Don’t miss: Scholarships360’s free scholarship search tool


With subscores, we continue to look at your results on a more granular level. Subscores are broken down into seven categories, which are as follows:

  • Heart of Algebra
  • Passport to Advanced Math
  • Expression of Ideas
  • Words in Context
  • Command of Evidence
  • Standard English Conventions
  • Problem Solving and Data Analysis

You can receive up to 15 points in each subscore. These are very useful metrics for honing in on your strengths and weaknesses. As you continue to learn what you know and what you need to study, you can use your study time more effectively.

Cross-test scores

Cross-test scores pull from questions throughout the entire test that touch on themes that do not have their own section. These themes are “Analysis in Science” and “Analysis in History and Social Studies.” Even though these are not sections on the exam, they are important skills to hold, and many questions incorporate their themes.

Selection Index score

This score is used by the National Merit Scholarship Corporation to determine who achieves eligibility for the National Merit Scholarship Competition. They calculate the score by adding up all three of the “Section test scores” and multiplying the number by two.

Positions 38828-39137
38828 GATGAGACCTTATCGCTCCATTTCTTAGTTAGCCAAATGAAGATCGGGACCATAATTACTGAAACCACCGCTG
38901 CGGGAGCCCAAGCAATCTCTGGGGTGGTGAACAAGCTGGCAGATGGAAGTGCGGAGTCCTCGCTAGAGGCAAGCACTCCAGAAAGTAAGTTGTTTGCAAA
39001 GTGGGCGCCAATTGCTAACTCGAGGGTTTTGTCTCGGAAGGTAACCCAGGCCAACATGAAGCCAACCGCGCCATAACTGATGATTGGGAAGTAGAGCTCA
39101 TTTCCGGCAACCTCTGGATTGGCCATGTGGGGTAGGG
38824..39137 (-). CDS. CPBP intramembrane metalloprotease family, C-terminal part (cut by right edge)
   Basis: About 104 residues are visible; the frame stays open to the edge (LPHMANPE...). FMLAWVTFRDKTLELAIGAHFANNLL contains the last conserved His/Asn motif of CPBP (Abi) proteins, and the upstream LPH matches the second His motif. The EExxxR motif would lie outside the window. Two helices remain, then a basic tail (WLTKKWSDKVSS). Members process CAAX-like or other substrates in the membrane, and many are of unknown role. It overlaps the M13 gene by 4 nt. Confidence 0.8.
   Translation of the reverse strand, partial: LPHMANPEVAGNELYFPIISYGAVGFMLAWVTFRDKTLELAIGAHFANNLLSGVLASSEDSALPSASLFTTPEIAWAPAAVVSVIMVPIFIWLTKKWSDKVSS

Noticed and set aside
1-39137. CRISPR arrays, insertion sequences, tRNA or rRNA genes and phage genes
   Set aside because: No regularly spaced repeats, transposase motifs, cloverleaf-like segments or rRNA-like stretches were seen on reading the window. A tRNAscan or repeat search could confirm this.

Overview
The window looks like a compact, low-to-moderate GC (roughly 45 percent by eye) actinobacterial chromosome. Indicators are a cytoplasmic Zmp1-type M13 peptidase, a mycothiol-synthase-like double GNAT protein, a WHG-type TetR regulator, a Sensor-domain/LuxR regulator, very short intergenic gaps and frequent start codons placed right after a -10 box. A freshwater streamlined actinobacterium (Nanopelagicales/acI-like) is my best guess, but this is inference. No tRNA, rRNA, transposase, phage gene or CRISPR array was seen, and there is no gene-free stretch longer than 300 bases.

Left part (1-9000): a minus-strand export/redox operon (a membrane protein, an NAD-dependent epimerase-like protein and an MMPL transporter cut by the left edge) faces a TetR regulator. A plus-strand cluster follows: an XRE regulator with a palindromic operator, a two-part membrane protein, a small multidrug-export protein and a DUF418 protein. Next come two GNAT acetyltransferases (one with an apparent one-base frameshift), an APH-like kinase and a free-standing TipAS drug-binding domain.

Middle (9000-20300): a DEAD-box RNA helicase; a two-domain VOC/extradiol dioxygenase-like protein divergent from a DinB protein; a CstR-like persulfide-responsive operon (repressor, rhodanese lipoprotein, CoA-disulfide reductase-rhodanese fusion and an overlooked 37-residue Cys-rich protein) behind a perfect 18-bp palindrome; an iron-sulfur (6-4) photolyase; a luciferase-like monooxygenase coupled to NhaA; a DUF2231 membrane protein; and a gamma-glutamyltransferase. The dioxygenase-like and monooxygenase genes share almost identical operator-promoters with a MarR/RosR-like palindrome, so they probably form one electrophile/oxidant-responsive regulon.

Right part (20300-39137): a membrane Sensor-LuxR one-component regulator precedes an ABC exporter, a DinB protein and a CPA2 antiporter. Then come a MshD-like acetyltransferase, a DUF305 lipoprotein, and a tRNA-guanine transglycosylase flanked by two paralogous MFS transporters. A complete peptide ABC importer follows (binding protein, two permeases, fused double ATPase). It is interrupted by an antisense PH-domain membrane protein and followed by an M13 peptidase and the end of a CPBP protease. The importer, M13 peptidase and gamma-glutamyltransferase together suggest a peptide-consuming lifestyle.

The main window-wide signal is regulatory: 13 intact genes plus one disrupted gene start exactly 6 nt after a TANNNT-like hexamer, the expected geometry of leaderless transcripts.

Your percentile score shows how well you did in relation to other people who took the same test. It is a percentile score, so somewhere between 1 and 100. Your score shows what percentage of other students you tested equal or better to. If your percentile score is 84%, you scored as well or better than 84% of people who took the test.

Don’t miss: SAT math section tips

National PSAT score averages

The average PSAT score in 2021 was approximately 950. So, to score 950 would be to achieve an average score. If you are looking to be in the 90th percentile or perform as well or better than 90% of students, you’d have had to score a 1290 or higher. And to be in the 75th percentile, which is still a remarkable achievement, you’d have to score a 1150 or higher. But remember, a good PSAT score is all relative. What you score will depend on your own strengths and weaknesses with the material and with test-taking.

Also read: ACT vs SAT: How to decide which to take

Converting your PSAT score to an SAT score

Aside from its possibility of qualifying you for the National Merit Scholarship, the PSAT also provides an opportunity to predict your SAT score. Although the PSAT and SAT tests are not identical, they share many similarities. You can use your PSAT score to predict your SAT score fairly accurately using our conversion chart. This is a good way to get a picture of what you might score when it comes time to take the big test.